Reactions from readers of the book
Sadly out of print
1339 or So: An Apology for a Pedlar
Originally published in 1975
In his own words
Trevanian, (answering written questions from Judy Quinn of Publisher's Weekly, in 1998) said about it. ...The first of these to come to a boil was a tale set in Wales in the 14th Century, a tale that dealt with one of the surprisingly frequent, apocalyptic "ends of the world," and that held out some hope for humankind. There was also wit and laughter, and many jabs at my eternal enemies. To write this one for me, I confected a wry old Welsh professor, Nicholas Seare..."
Some reactions from readers
A boisterous, heart-rending, and insightful mediaeval tale., June 27, 2001;a reader from SouthEast Asia In this literary labour dedicated to his children, 1339 or So reveals the author at his most lacerating disposition...and perhaps his most poignant. By way of the verbal prestidigitation of a pedlar (and through his Welsh-incarnation Nicholas Seare), the author articulates his insights into human nature and the human condition; at times painful, but always illuminating. The Pedlar is a "glib" of fabulous colour and piercing intellect -- part world-weary cynic, part jaded sentimental -- But in this End of the World setting, the entrancing prestidigitator's pointed wit ultimately gives way to poignant self-realisation which the author delivers in fine, unforgettable, and autumnal fashion.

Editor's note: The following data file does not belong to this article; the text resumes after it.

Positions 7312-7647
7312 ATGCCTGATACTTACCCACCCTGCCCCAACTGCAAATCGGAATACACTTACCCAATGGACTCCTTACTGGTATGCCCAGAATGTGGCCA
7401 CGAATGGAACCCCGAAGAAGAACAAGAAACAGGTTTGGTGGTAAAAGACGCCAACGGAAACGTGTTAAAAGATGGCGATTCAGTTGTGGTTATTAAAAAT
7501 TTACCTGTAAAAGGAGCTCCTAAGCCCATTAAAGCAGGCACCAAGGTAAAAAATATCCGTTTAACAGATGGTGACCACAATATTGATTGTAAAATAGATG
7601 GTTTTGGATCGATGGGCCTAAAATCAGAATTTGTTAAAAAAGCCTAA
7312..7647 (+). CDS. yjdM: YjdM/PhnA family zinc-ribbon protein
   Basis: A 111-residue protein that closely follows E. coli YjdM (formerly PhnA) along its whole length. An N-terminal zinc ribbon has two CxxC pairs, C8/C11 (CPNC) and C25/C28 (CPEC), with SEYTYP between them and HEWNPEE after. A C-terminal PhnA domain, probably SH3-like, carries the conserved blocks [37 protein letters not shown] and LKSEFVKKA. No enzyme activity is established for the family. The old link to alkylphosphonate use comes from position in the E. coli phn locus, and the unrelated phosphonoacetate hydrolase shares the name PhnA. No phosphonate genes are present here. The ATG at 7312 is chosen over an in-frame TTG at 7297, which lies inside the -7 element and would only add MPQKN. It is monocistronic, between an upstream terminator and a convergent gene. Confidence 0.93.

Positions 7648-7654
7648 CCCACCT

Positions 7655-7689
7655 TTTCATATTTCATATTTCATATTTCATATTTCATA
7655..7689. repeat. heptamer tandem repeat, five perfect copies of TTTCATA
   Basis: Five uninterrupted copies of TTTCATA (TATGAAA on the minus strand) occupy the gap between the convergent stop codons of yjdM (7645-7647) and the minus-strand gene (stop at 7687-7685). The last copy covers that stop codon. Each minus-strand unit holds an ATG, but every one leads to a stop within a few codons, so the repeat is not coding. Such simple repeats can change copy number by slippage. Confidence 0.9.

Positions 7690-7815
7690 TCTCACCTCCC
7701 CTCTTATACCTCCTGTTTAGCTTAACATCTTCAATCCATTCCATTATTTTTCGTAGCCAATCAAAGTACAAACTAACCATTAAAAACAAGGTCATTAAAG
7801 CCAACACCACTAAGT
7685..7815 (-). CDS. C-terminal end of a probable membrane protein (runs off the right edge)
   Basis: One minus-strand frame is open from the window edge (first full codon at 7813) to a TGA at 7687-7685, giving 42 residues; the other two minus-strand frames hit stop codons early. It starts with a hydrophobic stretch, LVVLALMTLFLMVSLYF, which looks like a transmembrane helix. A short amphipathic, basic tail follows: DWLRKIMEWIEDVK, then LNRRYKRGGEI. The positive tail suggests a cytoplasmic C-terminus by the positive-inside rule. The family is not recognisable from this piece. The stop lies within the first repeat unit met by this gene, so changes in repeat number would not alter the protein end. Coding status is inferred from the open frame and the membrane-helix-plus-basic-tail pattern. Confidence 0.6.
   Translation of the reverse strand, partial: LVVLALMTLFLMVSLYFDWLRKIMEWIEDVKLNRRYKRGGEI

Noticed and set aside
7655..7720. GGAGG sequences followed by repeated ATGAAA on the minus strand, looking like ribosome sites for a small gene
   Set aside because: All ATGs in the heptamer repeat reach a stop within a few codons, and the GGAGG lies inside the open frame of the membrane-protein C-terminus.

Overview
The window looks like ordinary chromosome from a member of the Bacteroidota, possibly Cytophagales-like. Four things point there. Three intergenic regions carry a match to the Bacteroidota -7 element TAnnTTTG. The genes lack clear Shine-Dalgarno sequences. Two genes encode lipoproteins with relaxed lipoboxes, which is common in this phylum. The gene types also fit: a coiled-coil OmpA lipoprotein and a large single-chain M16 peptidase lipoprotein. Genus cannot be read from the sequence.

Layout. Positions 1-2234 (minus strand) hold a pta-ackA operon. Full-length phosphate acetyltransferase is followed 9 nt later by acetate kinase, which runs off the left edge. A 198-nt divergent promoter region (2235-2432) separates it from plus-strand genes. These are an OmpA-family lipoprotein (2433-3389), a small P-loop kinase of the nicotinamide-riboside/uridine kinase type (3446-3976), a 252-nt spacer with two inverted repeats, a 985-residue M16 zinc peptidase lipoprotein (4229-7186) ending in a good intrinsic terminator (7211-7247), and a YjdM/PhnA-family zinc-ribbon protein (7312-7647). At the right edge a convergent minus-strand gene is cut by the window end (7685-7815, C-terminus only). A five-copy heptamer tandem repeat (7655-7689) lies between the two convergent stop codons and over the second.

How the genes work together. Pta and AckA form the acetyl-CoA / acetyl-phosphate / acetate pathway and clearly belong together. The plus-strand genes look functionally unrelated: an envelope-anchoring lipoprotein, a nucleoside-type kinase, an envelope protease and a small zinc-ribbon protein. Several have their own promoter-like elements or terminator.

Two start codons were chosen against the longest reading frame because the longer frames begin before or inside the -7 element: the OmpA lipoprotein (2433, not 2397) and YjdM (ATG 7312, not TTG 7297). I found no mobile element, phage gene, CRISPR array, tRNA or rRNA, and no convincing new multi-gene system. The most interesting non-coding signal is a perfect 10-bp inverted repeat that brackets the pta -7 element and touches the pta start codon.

Brilliantly funny and sad parable of medieval times, April 21, 1998; A reader
Trevanian has given the world some great books... he wrote the best airport novels ever, and as Nicholas Seare, he's produced two 'tales from Wales', one a romantic and uplifting comedy of manners and language that takes place just before the world comes to an end (Atomic? Ecological? Biological?). The tale, with its cast of unforgettable characters, gives hope and laughter to those who stare into the future, awaiting the end. 1339 is a novel about a pedlar who is not who he seems -- in fact, he is purely a vehicle for the writer's mordantly acute wit and affectionate (yet well disguised) sentimentality. All this and, as the elderly ex-professor author, a sly send-up of academia and research.